ECB says it has learnt lesson on premature rate rises
The last time the European Central Bank raised interest rates was just as the eurozone debt crisis began in 2011 — a move its officials now acknowledge was a big mistake.
Its first new strategy for nearly two decades, unveiled on Thursday, is designed to avoid the risk of such premature policy tightening in the future. It shifts the Frankfurt-based institution to a 2 per cent inflation target and pledges to tolerate any slight overshoots.
“We have learnt from history and we have observed what has worked and what has not worked,” Christine Lagarde, ECB president, said as she presented the review’s results. “Now we need to demonstrate we mean what we say.”
The ECB has persistently failed to lift inflation to its previous target of “below, but close to, 2 per cent” for much of the past decade. Analysts said the new strategy would make it easier to maintain interest rates at their historic low levels for longer, to achieve its legal mandate of price stability. “Lagarde is leaving the door open for further forceful action,” said Annalisa Piazza, analyst at MFS Investment Management.
Carsten Brzeski, head of macro research at ING, said it “clearly marks a gradual trend towards more, even if it is subtle, dovishness”.
By ditching its previous inflation target, the ECB aims to banish what Lagarde called “ill-founded speculation” that it preferred inflation to run below its target than above it.
While Lagarde said the bank’s new target was symmetric, meaning that it “considers negative and positive deviations of inflation from the target to be equally undesirable”, she added that it would be less worried about above-target inflation in certain circumstances.
She said the ECB would use “especially forceful or persistent monetary policy action” when interest rates are close to their lower limit and inflation remains below its target. The shift “may also imply a transitory period in which inflation is moderately above target”.
This does not mean it will actively seek to drive inflation above its target, as the US Federal Reserve has shifted its strategy to do, to make up for a low-inflation period. Lagarde said the new ECB strategy was “very squarely” not the same as the Fed’s average inflation policy. Jens Weidmann, head of Germany’s central bank and one of the ECB’s more conservative council members, emphasised this yesterday, saying: “We do not make our monetary policy dependent on past target failures. Our strategy remains forward-looking and takes into account the new challenge of the effective lower limit of interest rates.”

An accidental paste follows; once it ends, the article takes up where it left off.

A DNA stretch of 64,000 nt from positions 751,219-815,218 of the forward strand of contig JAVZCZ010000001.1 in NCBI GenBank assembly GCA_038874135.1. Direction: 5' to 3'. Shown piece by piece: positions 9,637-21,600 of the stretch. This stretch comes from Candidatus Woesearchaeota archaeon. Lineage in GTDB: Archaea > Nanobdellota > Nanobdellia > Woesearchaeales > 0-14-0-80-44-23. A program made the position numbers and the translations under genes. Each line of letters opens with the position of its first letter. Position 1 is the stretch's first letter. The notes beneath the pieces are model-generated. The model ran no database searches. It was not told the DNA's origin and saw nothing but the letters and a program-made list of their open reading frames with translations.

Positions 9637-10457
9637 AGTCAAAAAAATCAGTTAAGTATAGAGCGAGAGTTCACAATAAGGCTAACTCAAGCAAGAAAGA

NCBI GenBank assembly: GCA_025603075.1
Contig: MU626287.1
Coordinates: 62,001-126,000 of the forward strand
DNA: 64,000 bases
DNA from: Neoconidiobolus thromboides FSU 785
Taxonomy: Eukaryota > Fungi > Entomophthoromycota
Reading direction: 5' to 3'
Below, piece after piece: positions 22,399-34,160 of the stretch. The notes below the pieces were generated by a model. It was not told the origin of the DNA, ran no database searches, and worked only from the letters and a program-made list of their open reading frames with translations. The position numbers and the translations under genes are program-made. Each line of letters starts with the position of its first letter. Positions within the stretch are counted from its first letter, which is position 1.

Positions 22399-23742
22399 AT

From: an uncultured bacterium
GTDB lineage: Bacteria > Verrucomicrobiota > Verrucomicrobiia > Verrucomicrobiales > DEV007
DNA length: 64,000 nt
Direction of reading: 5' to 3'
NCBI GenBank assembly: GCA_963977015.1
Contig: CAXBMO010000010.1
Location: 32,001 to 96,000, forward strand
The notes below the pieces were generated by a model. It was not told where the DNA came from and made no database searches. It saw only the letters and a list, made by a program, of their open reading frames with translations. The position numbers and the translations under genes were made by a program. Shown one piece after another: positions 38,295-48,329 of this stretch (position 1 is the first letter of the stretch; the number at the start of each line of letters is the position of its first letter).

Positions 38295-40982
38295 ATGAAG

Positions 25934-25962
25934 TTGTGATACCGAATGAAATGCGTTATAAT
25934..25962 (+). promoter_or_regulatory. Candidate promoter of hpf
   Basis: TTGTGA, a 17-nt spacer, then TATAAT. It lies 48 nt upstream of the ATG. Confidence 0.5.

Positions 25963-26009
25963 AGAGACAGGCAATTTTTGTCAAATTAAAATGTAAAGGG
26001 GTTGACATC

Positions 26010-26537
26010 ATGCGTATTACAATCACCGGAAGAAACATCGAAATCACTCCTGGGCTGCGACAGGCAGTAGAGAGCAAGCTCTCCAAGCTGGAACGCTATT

That leaves the Fed with a more accommodative stance than the ECB. However, inflation is higher in the US and the Fed is expected to start tightening policy sooner. The ECB’s new strategy makes it more probable it will keep rates lower for longer, which is likely to push the euro down against the dollar and keep eurozone bond yields low.
“Historically, monetary policy divergence between key central banks has caused foreign exchange volatility to increase, and appreciation to occur in the currency which is tightening policy,” Citigroup strategists said, predicting the euro could fall from above €1.18 to €1.16 against the dollar.
Other ECB council members, however, said the bank’s new strategy put it in a similar position to the Fed. “My interpretation . . . is that if similar shocks were hitting both the US and euro area the monetary policy reaction functions on both sides of the Atlantic would not be that far apart,” said Olli Rehn, governor of Finland’s central bank and an ECB council member.
The biggest question left by the ECB’s announcement was what it would mean for its monetary policy as the eurozone recovers from the coronavirus. Minutes of last month’s meeting of the governing council revealed that more conservative “hawks” called for asset purchases to be scaled back in response to the brighter economic outlook and improved financing conditions. More “dovish” proponents of loose monetary policy resisted.
“A broad consensus” emerged in favour of maintaining the current level of monetary stimulus being delivered by its €1.85tn pandemic emergency purchase programme, the minutes reported. That makes it likely the issue will be revived at the next policy gathering later this month, ahead of the meeting in September.
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Articolo tratto da “Financial Time” del 11/07/2021